Patti Cake$ Review
By Rich Cline
Seemingly from out of nowhere, this film generates perhaps the biggest smile of any movie this year. It’s an almost outrageously quirky comedy that shamelessly plays every crowd-pleasing card, but in ways we’ve never seen before. The offbeat characters are ridiculously loveable, the music infectious and the plot strong enough to have us on our feet cheering at the end.
In suburban New Jersey, Patti (Danielle MacDonald) is a chunky white girl who dreams of being a rapper like her idol O-Z (Sahr Ngaujah). She lives with her larger-than-life mother Barb (Bridgett Everett) and her cranky wheelchair-bound Nana (Cathy Moriarty), both of whom had musical ambitions of their own. Against all odds, she forms an act with her best pal Jheri (Siddharth Dhananjay), and they’re understandably struggling to get noticed. Then she meets Basterd (Mamoudou Athie), a death-metal anarchist who joins her, Jheri and Nana in perhaps the nuttiest band of all time, PBNJ. The surprise is that their demo tape is actually very good. The question is whether they can win an upcoming competition organised by O-Z himself.
Writer-director Geremy Jasper shoots the film like a documentary, staying close to the characters as the real world rumbles along obliviously in the background. This draws the audience in, making it very easy to identify with these talented, likeable people who produce exhilarating music. Australian newcomer Macdonald is simply amazing, a magnetic force to reckon with. She brings Patti’s yearning to life, as well as her snarky sense of humour, rapping skills and more than a little bitterness. She also has superb chemistry with all of her costars, each of whom develops a fully formed character who defies easy description. But then each person in this story deserves an entire film of his or her own.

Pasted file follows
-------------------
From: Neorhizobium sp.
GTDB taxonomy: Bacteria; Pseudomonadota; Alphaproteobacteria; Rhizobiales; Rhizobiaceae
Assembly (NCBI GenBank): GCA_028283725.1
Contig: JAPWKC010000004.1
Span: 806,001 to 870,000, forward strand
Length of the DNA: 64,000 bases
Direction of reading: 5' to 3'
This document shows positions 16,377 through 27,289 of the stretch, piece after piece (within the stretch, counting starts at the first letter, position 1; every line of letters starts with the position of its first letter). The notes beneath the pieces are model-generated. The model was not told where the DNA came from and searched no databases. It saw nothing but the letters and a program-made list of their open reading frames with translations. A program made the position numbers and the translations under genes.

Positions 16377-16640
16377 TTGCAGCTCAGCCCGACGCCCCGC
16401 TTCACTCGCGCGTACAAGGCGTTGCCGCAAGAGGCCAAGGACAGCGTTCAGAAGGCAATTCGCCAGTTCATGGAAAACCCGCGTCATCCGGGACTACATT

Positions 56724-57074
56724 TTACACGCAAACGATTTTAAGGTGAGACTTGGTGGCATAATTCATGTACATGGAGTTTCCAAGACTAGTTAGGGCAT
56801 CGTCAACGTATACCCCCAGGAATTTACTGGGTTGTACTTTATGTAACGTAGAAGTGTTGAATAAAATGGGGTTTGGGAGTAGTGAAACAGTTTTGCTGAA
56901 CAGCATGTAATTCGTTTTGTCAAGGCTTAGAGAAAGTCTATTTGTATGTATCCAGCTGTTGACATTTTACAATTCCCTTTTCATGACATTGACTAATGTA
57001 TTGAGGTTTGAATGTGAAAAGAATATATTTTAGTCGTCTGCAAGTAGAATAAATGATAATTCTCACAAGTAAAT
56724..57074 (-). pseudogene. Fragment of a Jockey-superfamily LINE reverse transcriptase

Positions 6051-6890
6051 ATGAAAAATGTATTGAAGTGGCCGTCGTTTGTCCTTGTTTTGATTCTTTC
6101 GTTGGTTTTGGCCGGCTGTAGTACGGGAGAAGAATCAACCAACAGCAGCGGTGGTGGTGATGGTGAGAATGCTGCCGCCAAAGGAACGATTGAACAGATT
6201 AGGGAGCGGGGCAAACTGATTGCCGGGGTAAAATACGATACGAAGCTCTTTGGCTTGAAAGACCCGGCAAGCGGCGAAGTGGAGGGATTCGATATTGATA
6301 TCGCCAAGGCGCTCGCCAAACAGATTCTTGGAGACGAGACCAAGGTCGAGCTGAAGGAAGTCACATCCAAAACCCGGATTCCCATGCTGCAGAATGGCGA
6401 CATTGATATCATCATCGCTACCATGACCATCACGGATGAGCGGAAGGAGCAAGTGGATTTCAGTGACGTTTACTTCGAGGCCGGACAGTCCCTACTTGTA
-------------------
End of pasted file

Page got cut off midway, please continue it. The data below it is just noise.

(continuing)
It’s rare to find a movie that’s this confident about who its characters are, where they live and where they intend on going as soon as possible. Patti is certainly in a rush to escape. But then each person is a complex bundle of infuriating stubbornness and generosity of spirit. While the obstacles they face are genuinely daunting, the ways they choose to assault them are often hilarious. The musical sequences alone are worth the price of admission: expressive, original, fierce and very funny. At its core, this is a movie about the dawning relationships between a group of misfits who discover that together they have the power to achieve their dreams. Films don’t get much more inspirational than that.
Producer: Michael Gottwald, Noah Stahl, Rodrigo Teixeira, Dan Janvey, Daniela Taplin, Chris Columbus
Starring: Danielle Macdonald as Patricia Dombrowski, Bridget Everett as Barb Dombrowski, Siddharth Dhananjay as Jheri, Mamoudou Athie as Basterd, Cathy Moriarty as Nana, McCaul Lombardi as Danny, Patrick Brana as Slaz, Wass Stevens as Nickel, Adam Scarimbolo as Pony, John Sharian as Lou, Ray Iannicelli as Joe Puppy, Sahr Ngaujah as O-Z, Warren Bub as Mr. Bagadella, Dylan Blue as Drewsky / Master of Ceremonies, Alexandra Moruzzi as Young Patti, Kirk Knight as Nomad